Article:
By: Sian Busby
Publisher: Atria Books/Marble Arch Press
Publishing Date: September 17, 2013
Reviewed by: Mary Lignor
Review Date: September 10, 2013
On a hot and sticky day in the month of July, 1946, a woman, Lillian Frobisher, is on her way to buy some bread. She knows that she will have to stand in line for about two hours and wait for it. She also knows that bread is about to go on the ration list but she still makes up her face and checks the seams on her stockings to see if they are straight. If you met Lillian you would think she was a lot younger than her true 43 years. When she left home her husband, Walter, was still in bed. He is a WWII veteran. She looks at him sometimes and wishes that he hadn’t come back to her. It’s not that she wanted him to be killed in the war, she just didn’t want him to come back to her. But, nevertheless, here he was. She can’t help but wish for those war days to come back.
Moving ahead a few hours, a couple of school children find the body of a woman lying in an area of North London that took a lot of bomb shelling during the war. The woman is identified as Lillian Frobisher, wife and mother, who lived nearby. Detective Inspector Cooper is called to the scene and expects to find a prostitute as the area is a known hangout for ladies of the evening. This is, of course, an assumption by the authorities. However, an autopsy finds no evidence of assault or rape so the Inspector turns to Lillian’s private life. Many questions need to be answered, such as: How did Lillian come to be in this area? Why was she strangled? Why was her husband not aware that she had failed to come back from the market on the day she was killed? Apparently, post war London was not a great place to be. It seemed that the murder of a prostitute was a regular thing (A Commonplace Killing) that did not surprise the Inspector. Fighting men coming back from the war to their homes were scrambling to find jobs and trying to adjust to civilian life. Lillian’s husband was just looking for life to begin again but Lillian wanted much, much more. Could that be the connection to her murder?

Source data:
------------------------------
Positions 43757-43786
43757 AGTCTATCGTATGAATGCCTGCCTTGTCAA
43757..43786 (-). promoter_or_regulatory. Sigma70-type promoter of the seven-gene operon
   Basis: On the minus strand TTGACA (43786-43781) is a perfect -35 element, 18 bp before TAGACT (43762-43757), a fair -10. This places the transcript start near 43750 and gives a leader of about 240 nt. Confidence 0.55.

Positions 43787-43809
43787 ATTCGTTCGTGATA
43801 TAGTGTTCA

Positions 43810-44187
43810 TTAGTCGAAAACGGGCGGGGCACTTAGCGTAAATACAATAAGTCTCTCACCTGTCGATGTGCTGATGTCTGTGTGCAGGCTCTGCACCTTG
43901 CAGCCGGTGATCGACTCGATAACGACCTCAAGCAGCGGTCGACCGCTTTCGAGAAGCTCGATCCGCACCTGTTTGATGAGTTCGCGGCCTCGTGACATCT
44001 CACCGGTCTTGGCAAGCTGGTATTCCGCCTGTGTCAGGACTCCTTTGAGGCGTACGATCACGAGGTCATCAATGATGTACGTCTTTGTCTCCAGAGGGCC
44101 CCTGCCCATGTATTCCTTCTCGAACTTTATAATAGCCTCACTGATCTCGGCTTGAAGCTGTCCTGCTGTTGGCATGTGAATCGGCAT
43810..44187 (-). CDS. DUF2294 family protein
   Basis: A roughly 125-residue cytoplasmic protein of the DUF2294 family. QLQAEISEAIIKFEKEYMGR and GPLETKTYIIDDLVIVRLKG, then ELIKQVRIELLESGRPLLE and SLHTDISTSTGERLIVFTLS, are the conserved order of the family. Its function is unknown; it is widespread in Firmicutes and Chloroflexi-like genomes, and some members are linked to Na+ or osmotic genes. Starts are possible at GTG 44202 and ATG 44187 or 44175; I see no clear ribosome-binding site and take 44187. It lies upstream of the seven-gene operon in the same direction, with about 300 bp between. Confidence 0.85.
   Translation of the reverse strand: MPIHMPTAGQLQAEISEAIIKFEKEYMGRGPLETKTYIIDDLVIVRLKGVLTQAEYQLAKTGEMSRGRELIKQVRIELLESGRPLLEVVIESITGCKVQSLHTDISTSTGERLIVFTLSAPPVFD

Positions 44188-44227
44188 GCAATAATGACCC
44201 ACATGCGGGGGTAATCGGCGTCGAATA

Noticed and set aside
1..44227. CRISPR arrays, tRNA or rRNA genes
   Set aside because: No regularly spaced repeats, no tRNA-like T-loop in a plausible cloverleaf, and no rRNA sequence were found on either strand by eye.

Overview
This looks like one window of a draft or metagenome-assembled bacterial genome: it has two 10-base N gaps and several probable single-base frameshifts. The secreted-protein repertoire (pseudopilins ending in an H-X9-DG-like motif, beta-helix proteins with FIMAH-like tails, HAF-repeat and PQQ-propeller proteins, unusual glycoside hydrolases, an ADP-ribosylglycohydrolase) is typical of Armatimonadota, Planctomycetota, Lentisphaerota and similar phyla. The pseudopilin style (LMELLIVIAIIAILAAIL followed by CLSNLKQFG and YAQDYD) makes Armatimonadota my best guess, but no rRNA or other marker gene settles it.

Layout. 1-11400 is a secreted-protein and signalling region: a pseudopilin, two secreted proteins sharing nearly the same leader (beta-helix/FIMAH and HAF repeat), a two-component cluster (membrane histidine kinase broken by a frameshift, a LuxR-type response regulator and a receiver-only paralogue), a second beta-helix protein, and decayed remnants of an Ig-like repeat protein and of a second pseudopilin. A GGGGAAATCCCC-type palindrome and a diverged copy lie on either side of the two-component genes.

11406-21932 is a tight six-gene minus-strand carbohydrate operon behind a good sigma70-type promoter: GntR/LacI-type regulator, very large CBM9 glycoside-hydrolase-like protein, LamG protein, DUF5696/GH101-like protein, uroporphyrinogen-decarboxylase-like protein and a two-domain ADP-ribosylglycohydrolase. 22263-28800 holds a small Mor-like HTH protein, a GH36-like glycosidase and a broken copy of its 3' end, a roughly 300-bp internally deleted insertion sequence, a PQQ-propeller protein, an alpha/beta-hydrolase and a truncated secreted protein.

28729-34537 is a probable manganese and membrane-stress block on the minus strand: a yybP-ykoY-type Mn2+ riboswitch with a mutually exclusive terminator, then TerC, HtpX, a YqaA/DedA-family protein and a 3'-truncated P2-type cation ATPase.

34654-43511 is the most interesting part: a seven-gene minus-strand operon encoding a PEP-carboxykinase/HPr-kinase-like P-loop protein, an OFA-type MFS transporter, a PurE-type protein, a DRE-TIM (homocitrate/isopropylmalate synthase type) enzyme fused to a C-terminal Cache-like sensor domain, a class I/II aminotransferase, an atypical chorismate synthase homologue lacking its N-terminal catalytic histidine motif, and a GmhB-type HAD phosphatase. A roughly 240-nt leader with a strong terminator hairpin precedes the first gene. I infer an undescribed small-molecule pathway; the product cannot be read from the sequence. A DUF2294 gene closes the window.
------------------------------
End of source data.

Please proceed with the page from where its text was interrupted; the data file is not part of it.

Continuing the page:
This novel was fictional although it was based on life in post war Britain. While the story started out a bit slow, it did pick up. It was very moving as it tells very human stories of people who had to go through the war.
Quill says: A gripping murder story that shows how the common folk tried to come back from a devastating war.
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